Etiquette in slots? You think we’re joking, right? Actually, even though playing slots is a solitary activity, a few little courtesies can ensure that you keep the peace with the blue-haired lady to your left. This section focuses on the main do’s and don’ts of slot-machine etiquette.
Saving a machine
How can you tell if a machine’s been saved? Well, it doesn’t shout, “Hallelujah, I’ve seen the light!” But, trust us, you definitely want to know if the seemingly unattended machine has been claimed by someone else. Otherwise, the wrath you incur just might feel like Judgment Day. There’s no quicker way to turn a kindly old grandmother into the avenging angel than by stealing her favorite machine (especially when, after only a few coins, you magically win her jackpot).
It’s common practice in casinos for a player to save a machine for a short while when she needs a break. The length of time you can hold a machine varies, depending on the casino and whether you’re a high roller; 10 to 15 minutes is rarely a problem. But expecting the machine to remain exclusively yours while you chomp down crab legs in the buffet for an hour may be pushing it. You can save a slot by leaving your coat on the chair or by tipping the chair forward so it leans against the machine.
Playing two machines at once: Double trouble
Many avid slots players like to play two machines at once. They do so by sitting in one seat and reaching back and forth between two machines. In those cases, you may think a machine is available because the seat is empty. Beware: Before you get a chance to slip in a dollar, you will get a stinging rebuke from the serious “I can’t lose my money fast enough, so I play two machines at once” gambler in the next stool.
Minding your manners
Slots may be a solitary game, but you’re still playing in an open environment, so be sensitive to your neighbors to your right and left. Consider these helpful tips for being a polite gambler and keeping the peace.
If you aren’t actually playing, stay out of the way. If you’re watching a friend or spouse play, make sure you aren’t in the way of another player. Just like at the table games, nonplaying guests must give up the seat to a player who wants to play.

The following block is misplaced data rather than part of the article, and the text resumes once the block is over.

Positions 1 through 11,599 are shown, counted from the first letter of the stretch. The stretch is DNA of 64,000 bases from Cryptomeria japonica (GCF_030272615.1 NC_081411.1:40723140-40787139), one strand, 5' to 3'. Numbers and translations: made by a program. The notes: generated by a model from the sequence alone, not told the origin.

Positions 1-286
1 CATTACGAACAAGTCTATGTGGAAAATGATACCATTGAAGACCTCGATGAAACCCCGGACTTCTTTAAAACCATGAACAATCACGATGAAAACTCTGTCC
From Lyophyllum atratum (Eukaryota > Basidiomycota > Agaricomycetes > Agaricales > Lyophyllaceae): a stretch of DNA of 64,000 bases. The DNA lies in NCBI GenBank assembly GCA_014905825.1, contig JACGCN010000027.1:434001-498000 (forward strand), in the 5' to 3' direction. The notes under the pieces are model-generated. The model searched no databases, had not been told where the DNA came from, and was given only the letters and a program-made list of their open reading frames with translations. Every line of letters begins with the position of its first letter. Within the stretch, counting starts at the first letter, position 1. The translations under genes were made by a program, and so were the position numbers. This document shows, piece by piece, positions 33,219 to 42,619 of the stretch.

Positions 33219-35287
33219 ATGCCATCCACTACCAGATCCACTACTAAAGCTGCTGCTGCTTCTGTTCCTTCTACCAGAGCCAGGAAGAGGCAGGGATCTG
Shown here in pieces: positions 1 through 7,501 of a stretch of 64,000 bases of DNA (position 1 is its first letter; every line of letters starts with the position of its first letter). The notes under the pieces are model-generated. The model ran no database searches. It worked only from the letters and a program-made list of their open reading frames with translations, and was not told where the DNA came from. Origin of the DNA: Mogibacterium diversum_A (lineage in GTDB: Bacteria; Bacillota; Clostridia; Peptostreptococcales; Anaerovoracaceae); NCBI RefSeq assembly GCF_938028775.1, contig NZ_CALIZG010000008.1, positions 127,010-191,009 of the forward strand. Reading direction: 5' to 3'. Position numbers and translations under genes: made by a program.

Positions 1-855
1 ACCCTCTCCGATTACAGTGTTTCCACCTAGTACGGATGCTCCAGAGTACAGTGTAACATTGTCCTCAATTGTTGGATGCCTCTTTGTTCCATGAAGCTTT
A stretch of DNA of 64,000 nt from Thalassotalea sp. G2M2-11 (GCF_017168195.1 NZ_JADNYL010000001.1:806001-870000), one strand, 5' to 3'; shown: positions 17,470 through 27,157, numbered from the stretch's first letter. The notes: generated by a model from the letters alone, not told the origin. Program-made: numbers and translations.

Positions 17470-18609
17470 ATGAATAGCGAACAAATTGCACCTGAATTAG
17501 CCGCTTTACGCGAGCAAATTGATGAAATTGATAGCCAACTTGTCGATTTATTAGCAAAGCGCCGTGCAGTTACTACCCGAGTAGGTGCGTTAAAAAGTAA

If you find a slot card in a machine you want to play, be careful. If the player is nowhere in sight, feel free to remove the card and play. But don’t toss it in the trash; just put the card on top of the machine. Chances are, the player is already headed back to retrieve it and will be grateful for the gesture.
Never covet thy neighbor’s jackpot. Slots are different from table games like poker. You’re not competing against each other; everyone is competing against the house. So don’t sulk when an adjacent machine hits a big winner. Cheer him on and help him enjoy the moment. Being a good sport won’t change your luck, but it makes the overall gaming experience more enjoyable.
Playing for Comps
One of the best incentives for slot players is the generous comps that casinos bestow on them. Typically, the more you play, the more freebies you receive (comped meals, entertainment tickets, cashbacks, and other perks). There’s just one drawback to playing for comps — it can become too enticing. Just like some people go crazy over frequent-flyer miles and take extra trips to get to the next level, some gamblers play longer and for more money just to score a comp to the buffet.
Slots can be very entertaining, but those free meals can end up being very expensive. Always stick to your budget when gambling, and never chase the comps. But hey, as long as you’re there, feel free to enjoy the great side benefits that come your way.